Counselling as Moral Conflict: Making the Disintegration Positive

  • William J. Hague


The fact that counselling cannot truly be value free is generally accepted; the pendulum of developmental psychology is, in fact, swinging back to intense interest in "moral development" and "value clarification". As counsellors, we have a special opportunity to make this current interest in values more than a mere passing fad. By looking in greater depth at what goes on in moral education — the creative disequilibrium of moral challenge coming from exposure to higher levels of moral thinking — the disturbing consequences of facing up to the contrast between "what is" and "what ought to be" — counselling can take on new dimensions. The practical task of this paper is to look at the implications of moral and value education theory and techniques for counselling, particularly the demand they place on the counsellor to make the process a disintegrative one, leading to reintegration on higher levels ofvalues and humanness.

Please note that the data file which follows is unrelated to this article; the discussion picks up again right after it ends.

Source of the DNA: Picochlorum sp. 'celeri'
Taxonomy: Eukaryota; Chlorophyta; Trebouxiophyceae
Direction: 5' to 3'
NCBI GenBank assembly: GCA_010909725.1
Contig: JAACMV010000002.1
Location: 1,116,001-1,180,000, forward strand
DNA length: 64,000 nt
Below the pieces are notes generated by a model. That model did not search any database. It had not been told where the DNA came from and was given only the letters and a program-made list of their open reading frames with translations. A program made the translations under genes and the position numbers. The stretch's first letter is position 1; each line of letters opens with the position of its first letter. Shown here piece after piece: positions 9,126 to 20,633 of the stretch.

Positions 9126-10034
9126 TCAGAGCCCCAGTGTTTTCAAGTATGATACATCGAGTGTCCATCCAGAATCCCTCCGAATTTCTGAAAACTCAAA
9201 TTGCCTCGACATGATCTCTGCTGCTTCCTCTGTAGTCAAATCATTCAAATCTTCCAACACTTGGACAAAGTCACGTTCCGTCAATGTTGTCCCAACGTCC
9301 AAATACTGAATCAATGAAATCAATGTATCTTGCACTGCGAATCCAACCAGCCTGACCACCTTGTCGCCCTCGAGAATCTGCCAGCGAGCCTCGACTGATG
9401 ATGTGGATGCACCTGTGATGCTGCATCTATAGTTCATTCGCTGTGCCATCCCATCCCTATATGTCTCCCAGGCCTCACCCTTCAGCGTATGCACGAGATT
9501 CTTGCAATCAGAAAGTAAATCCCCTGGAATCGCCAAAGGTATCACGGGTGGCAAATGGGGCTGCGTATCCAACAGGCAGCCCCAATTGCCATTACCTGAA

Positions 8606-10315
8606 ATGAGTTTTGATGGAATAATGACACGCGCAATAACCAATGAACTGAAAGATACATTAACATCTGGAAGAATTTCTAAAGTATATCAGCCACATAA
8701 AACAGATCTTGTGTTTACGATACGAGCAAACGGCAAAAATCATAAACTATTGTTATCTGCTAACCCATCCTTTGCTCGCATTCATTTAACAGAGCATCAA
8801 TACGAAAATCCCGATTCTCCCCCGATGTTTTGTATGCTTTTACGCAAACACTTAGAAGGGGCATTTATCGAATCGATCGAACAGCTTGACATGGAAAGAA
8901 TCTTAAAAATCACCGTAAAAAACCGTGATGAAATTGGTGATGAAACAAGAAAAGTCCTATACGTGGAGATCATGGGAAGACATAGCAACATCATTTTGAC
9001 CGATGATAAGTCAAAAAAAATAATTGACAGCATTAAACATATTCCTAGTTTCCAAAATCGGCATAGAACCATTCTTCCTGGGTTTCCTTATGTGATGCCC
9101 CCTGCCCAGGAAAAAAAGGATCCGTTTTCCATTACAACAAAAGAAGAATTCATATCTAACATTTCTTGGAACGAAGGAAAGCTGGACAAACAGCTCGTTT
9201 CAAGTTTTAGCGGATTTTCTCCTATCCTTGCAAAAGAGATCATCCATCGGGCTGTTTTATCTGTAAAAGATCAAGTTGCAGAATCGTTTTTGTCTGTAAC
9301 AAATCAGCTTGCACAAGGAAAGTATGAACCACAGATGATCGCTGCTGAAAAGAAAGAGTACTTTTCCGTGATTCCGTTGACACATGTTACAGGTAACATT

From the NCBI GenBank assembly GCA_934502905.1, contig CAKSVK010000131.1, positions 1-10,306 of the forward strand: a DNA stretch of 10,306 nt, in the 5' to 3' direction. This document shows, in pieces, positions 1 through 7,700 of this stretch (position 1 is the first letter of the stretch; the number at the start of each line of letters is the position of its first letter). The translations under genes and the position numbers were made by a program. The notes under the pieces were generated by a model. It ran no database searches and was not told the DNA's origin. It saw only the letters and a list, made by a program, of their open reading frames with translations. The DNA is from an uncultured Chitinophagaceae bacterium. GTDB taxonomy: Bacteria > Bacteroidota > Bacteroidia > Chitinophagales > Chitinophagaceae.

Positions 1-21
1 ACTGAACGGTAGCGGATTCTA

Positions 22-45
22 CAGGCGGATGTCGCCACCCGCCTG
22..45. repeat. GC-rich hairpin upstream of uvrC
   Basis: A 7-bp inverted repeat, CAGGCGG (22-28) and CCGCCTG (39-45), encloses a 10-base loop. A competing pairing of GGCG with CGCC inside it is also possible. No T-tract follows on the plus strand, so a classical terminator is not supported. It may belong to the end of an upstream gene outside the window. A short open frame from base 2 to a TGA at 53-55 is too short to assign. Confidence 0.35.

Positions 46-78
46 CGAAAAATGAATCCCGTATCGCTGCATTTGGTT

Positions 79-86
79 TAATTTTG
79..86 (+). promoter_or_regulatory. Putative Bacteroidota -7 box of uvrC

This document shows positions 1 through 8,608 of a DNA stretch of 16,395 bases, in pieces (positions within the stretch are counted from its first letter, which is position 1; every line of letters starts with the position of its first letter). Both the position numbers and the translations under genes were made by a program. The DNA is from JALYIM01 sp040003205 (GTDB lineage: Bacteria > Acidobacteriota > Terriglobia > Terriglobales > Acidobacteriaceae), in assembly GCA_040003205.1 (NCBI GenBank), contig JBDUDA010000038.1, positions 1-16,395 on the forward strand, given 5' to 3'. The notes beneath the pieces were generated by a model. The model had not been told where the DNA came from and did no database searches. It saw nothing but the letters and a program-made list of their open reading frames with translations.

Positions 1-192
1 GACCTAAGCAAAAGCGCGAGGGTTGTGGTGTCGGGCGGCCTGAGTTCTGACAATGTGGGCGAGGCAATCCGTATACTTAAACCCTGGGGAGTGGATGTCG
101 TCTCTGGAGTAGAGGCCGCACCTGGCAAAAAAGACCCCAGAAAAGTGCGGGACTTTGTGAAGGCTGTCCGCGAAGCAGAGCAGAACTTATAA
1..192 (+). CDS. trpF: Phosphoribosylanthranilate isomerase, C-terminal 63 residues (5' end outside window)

How to Cite
Hague, W. J. (2012). Counselling as Moral Conflict: Making the Disintegration Positive. Canadian Journal of Counselling and Psychotherapy, 12(1). Retrieved from
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